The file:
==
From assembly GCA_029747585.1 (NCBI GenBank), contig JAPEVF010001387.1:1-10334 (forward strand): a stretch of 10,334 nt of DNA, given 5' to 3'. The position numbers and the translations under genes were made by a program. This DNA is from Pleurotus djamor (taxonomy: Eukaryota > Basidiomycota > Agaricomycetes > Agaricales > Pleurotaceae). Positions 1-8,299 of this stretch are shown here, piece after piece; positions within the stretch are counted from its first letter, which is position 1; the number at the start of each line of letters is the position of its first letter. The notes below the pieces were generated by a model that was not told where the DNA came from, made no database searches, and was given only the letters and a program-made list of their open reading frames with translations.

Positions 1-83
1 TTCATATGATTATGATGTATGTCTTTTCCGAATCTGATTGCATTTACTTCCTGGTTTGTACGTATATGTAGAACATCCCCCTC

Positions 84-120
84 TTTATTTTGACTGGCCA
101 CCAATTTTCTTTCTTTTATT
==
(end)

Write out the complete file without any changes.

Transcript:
From assembly GCA_029747585.1 (NCBI GenBank), contig JAPEVF010001387.1:1-10334 (forward strand): a stretch of 10,334 nt of DNA, given 5' to 3'. The position numbers and the translations under genes were made by a program. This DNA is from Pleurotus djamor (taxonomy: Eukaryota > Basidiomycota > Agaricomycetes > Agaricales > Pleurotaceae). Positions 1-8,299 of this stretch are shown here, piece after piece; positions within the stretch are counted from its first letter, which is position 1; the number at the start of each line of letters is the position of its first letter. The notes below the pieces were generated by a model that was not told where the DNA came from, made no database searches, and was given only the letters and a program-made list of their open reading frames with translations.

Positions 1-83
1 TTCATATGATTATGATGTATGTCTTTTCCGAATCTGATTGCATTTACTTCCTGGTTTGTACGTATATGTAGAACATCCCCCTC

Positions 84-120
84 TTTATTTTGACTGGCCA
101 CCAATTTTCTTTCTTTTATT